Roaming the MoMA at age eight, I remember coming to the entrance of a second-floor gallery with a NO CHILDREN UNDER THIRTEEN warning painted in plain black letters. Its contents — the outlandish topography of sculptures and installation pieces I could make out in bits and pieces through the passageway — took on the dark baleful power of the inaccessibly adult. I took a defiant step in. From that particular vantage (that is, being four feet tall and scared out of my mind of what I might encounter), I possessed a unique awareness of a certain late-20th-century artistic fixation on discomfiture and grotesquery. Dripping scrotal plaster shapes and dismembered mannequins loomed or swung above my head, while off in dark video rooms I came face to face with naked corpulence, with blood and rot and the trauma of sexual abuse. Even more terrifying: the white-walled neutrality of the space, the ambivalent faces of the lookers-on, milling casually through what seemed at the time like an exhibition hall’s-worth of psychic pain made physically manifest.
At their best, experimental trio Black Dice sound like the momentary collision of two universes, like listening in on another place by accident. On the seminal Beaches and Canyons, wails and screams materialize from big, practically post-rockish breakers of drone and percussion, taking on the random poetry of a shortwave numbers station transmission. In their output preceding that album (nicely encapsulated here), that collision took on a more cataclysmic form, fed-back, hoarse-throated, and very “noise,” the province of scuzzy basements and bruised temples, while in later works, it morphed into a consummately wonky electronic juxtaposition of bloops, beats, and vocalizations that has increasingly galled the group’s earlier noise-literate and industrial-loving proponents.
Mr. Impossible extends that trajectory, but before we get into it, let’s get one thing clear: This isn’t me wishing for the good old days or objecting to the “artistic direction” of the two Copelands and Warren in this most recent incarnation of the band. This isn’t a case of “Well, if you didn’t like their last one, you won’t like this one either.” While I understand the accusations that 2009’s Repo swung too far in the direction of facile RISD-kid doodling, the new record has, I think, a very different issue.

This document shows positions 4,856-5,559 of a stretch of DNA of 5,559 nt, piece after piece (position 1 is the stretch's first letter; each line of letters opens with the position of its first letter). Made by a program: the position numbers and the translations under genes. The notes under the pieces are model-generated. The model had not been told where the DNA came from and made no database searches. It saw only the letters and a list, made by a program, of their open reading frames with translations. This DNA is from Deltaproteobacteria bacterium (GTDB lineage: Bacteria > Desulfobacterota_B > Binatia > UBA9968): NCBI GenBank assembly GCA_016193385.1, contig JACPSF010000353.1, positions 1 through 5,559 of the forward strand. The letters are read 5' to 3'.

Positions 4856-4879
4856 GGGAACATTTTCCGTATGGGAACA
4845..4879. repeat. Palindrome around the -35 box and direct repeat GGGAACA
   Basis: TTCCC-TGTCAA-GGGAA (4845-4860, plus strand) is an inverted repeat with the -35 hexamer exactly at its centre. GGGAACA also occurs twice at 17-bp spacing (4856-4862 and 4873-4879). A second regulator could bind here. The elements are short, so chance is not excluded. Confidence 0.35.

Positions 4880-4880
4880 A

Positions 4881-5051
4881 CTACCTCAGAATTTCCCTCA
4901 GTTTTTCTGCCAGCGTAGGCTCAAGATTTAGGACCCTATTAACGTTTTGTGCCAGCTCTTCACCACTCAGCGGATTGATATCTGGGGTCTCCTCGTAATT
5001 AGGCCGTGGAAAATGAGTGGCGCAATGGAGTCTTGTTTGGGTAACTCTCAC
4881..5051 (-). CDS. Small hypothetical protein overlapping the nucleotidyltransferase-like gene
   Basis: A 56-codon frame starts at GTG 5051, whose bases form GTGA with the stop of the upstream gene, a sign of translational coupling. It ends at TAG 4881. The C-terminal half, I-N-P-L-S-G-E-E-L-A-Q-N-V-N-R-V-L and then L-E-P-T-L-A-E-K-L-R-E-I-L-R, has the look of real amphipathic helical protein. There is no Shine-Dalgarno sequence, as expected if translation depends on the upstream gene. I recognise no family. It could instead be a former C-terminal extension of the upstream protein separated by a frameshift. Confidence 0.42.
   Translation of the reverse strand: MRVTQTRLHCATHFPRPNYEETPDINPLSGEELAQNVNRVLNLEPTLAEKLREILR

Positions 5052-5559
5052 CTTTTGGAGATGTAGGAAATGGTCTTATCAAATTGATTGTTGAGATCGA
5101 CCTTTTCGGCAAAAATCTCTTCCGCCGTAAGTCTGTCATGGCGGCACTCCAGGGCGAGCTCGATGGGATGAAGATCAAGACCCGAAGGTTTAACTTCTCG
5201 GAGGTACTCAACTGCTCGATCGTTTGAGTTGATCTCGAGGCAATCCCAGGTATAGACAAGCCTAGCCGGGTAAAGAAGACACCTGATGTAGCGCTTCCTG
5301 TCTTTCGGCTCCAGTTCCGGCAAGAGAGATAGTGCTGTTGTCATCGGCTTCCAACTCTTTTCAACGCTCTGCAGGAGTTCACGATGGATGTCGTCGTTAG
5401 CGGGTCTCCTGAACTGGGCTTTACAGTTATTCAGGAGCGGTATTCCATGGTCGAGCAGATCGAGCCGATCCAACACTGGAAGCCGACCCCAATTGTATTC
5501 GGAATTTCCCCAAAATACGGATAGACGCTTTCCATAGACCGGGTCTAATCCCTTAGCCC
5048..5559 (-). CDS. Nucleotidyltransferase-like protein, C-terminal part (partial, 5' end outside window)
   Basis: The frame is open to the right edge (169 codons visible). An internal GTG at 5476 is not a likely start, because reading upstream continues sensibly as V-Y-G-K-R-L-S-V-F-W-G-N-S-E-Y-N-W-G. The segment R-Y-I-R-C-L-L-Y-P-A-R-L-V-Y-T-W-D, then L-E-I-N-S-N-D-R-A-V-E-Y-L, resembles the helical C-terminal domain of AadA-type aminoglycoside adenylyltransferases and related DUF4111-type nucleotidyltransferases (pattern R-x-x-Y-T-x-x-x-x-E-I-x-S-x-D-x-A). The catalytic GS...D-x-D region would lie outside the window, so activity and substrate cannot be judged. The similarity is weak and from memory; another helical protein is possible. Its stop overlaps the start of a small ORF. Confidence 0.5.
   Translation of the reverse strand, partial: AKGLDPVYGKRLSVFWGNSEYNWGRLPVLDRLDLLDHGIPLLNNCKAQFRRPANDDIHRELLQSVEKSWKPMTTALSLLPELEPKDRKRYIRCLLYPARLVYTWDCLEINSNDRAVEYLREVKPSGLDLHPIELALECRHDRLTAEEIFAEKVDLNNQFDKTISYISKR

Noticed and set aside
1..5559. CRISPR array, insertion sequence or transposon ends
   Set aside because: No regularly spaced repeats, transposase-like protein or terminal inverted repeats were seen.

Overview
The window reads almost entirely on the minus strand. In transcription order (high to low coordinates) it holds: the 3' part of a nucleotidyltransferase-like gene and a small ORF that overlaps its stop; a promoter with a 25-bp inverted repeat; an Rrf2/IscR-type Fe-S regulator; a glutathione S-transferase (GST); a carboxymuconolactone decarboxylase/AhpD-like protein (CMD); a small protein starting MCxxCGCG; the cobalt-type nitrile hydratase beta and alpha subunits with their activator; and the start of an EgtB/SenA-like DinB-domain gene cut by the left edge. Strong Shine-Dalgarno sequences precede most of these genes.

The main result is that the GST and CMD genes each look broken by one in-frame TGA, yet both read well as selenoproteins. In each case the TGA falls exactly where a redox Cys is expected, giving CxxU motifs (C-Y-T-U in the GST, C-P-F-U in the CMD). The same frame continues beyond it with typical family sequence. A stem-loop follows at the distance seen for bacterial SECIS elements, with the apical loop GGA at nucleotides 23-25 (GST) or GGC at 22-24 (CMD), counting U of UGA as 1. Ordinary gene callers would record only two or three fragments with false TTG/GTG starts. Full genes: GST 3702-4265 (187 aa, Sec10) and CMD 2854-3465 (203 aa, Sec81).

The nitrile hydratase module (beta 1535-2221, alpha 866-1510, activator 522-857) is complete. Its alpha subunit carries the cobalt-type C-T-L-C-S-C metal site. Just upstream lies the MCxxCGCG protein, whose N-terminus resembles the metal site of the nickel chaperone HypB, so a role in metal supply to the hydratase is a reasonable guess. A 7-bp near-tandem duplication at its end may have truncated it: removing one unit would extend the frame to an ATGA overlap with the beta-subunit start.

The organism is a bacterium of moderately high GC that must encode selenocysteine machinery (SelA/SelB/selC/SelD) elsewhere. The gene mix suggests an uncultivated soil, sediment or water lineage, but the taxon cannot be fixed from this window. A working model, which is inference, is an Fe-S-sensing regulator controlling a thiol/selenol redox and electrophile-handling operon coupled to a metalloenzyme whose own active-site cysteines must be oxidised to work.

Its songs (and that does feel, this time, like the right word) possess a coherent tautness that’ll make people use the word “danceable” and all that shit. You could set somebody like Freddie Gibbs loose on “Spy vs. Spy” with a little quantizing and some sanded-down edges. And there’s nothing wrong with that. But that clean, easy rhythmic backing sits uneasily with the deformed vocals and melting square tones they’ve chosen to play up. It becomes a question of the white walls of the MoMA playing backdrop to the disquieting shapes of sculptor-provocateurs. The video for lead single “Pigs” only reinforces this association. The track, which sounds unmistakably like a perverse remix of “Surfin’ Bird,” pogos pleasingly, which naturally ups the serial-killer quotient as the vocals morph into tortured moans. Its visual accompaniment, directed by the band itself, plays like Nam June Paik plus dildos and lacerations. In short, it feels like a parody of experimentalism, like what “video art” looks like in a TV teen melodrama.
There’s nothing necessarily wrong with unpleasantness or provocation as an artistic M.O.; plenty of brilliant men and women have worked exclusively in that mode. I don’t even think using those methods creates a ceiling for the potential greatness of a work. But it’s simply not what Black Dice, in any of their incarnations, do best. Their manipulations of texture and rhythm, longform suites unfolding with shamanic focus, once gave the impression of breaking new sonic ground, of amalgamating the best of multiple disciplines and genres, lending them their much-discussed unclassifiable-ness. Here that recombination feels glibber: a hip-hop beat here, a moment of industrial trudge, a bit of stop-start synth. And while that combination yields some moments of blissful jitteriness and pop rejiggering, Mr. Impossible never gets too far past being big, dumb, and unquantifiably creepy.